Dr. Knowles figured out a way to tweak the manufacturing process to produce more of the most desirable form of certain molecules, including L-dopa. His tool was a catalyst, a substance often used to speed up a chemical reaction. He developed a process called asymmetric hydrogenation, which uses a catalyst not just to speed the reaction but also to skew it to produce 97.5 percent L-dopa and only 2.5 percent of the unwanted D form. Monsanto then began large-scale production of the drug, which is still a mainstay in treating Parkinson’s, especially in the disease’s early stages.
The technique is used generally for most modern drugs. Knowles was awarded the Nobel Prize in chemistry in 2001.

What have the anti-Monsanto activists ever done for anyone?

Saturday, September 20, 2014

Their bowels sparkle like diamonds

My letter to the editor of The Maui News regarding the GMO ban was published today:

There is disagreement whether the initiative on genetically modified organisms would be a moratorium or a ban. Whatever it is called, it would be a ban.

Businesses rarely reopen following long, indefinite closures. For local farms, we learned this on Molokai when the cattle ranches were closed in order to try to control bovine tuberculosis. The disease was controlled but the ranches did not reopen, even though there was almost no other commercial use for the land.

Nearly two decades since bovine TB was declared over, a few cattle operations are just beginning to venture onto Molokai, but a recent business study calls ranching only a “shadow” of what it was.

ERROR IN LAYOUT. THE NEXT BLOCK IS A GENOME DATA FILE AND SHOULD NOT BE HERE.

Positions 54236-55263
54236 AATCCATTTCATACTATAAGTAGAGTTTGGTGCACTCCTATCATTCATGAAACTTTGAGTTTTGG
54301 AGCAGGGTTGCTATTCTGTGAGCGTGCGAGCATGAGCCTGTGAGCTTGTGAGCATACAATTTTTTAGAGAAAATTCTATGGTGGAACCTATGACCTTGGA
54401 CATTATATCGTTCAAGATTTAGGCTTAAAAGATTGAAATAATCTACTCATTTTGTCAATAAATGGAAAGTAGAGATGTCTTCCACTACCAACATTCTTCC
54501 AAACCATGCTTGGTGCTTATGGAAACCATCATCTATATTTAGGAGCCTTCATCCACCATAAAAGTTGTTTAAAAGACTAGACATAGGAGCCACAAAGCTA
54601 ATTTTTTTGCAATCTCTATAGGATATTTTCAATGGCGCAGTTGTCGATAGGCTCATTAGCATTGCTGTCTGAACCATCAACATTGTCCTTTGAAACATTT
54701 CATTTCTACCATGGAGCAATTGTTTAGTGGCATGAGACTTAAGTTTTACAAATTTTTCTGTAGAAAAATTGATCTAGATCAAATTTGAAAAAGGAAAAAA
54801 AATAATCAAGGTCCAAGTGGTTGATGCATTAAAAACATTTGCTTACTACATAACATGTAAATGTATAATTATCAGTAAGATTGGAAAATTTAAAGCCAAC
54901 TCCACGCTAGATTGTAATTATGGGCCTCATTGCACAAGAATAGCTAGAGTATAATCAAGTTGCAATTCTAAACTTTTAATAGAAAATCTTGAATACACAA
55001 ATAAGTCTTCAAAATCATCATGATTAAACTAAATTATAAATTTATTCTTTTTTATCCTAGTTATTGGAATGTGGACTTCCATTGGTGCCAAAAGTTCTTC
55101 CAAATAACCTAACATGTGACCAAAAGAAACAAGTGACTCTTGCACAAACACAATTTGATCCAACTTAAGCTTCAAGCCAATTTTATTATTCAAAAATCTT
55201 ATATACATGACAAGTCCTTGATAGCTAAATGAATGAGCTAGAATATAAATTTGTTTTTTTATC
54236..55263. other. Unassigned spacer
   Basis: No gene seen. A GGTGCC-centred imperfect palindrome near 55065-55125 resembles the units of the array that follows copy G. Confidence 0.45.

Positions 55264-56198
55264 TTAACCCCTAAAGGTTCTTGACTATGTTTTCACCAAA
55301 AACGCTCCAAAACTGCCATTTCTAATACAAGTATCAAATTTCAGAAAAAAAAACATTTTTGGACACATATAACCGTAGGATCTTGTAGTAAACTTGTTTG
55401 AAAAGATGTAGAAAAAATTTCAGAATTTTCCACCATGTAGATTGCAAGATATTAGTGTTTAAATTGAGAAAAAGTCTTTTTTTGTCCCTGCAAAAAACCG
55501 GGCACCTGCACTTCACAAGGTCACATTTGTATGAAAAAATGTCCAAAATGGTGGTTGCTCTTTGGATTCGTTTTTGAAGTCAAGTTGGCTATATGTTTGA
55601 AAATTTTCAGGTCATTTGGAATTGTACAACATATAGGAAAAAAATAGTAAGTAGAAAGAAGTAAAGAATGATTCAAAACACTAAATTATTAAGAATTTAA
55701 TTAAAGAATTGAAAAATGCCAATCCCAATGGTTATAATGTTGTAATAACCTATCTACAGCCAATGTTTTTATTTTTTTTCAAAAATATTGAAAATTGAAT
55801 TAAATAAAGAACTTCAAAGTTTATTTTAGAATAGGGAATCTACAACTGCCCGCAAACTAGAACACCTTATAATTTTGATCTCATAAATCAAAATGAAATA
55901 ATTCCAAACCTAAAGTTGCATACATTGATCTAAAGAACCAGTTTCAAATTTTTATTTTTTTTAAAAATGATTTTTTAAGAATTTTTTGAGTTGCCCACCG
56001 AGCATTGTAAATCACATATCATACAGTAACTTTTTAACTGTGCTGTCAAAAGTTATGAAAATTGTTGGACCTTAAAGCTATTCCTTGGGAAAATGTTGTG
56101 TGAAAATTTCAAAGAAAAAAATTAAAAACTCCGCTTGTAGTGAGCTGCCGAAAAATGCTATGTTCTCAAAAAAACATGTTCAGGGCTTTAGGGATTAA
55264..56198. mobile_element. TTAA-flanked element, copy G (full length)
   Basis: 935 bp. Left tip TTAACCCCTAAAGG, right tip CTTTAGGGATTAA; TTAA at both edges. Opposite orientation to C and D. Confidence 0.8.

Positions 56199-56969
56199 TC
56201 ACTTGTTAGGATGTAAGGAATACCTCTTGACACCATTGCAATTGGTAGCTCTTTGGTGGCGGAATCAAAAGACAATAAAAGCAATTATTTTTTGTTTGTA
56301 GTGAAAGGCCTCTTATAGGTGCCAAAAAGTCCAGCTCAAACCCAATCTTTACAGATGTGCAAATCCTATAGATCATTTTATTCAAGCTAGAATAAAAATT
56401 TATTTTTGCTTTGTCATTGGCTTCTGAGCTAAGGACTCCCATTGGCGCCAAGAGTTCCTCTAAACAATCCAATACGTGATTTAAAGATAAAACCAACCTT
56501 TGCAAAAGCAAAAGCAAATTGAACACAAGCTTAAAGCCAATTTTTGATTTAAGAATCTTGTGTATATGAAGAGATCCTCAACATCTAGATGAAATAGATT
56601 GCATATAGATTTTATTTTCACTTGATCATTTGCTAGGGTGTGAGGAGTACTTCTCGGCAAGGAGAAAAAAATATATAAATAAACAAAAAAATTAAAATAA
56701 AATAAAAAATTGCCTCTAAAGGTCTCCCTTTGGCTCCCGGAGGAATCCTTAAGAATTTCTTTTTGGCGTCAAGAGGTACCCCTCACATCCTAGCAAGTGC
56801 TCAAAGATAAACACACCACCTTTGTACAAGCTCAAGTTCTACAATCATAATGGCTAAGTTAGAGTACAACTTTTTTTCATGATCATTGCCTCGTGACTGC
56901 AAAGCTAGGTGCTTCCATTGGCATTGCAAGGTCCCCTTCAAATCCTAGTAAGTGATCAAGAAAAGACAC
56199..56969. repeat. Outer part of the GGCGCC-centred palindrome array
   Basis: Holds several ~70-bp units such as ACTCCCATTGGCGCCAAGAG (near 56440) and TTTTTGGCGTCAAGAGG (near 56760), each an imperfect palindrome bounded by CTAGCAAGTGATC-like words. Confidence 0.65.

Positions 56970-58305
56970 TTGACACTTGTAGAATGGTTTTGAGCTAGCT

There is an allegation circulating on the Internet claiming that all letters to the editor of The Maui News favoring GMOs are written by employees or beneficiaries of Monsanto. So I need to state that I have never received -- or been offered -- anything from any agricultural entity.
Restrained, I think, but there is more to know. For example, if you pick up "Living Aloha: Hawaii's Magazine for a Health Conscious Community and Planet," which is a piece of pro-ban literature available all over, you will learn some cogent things abou the anti-GMO folks.

The underlying question is the evidence for or against harm, actual or possible, from using recombinent genetic methods in farming. This is a scientific question; it can be answered by observation applied to theory.  Arm-waving scare stories and non-specific premonitions of disaster don't count.

Well, it can be answered by people who use evidence and understand and accept the methods of scientific investigation to make decisions. It does not appear that the people pushing the ban are that kind of people.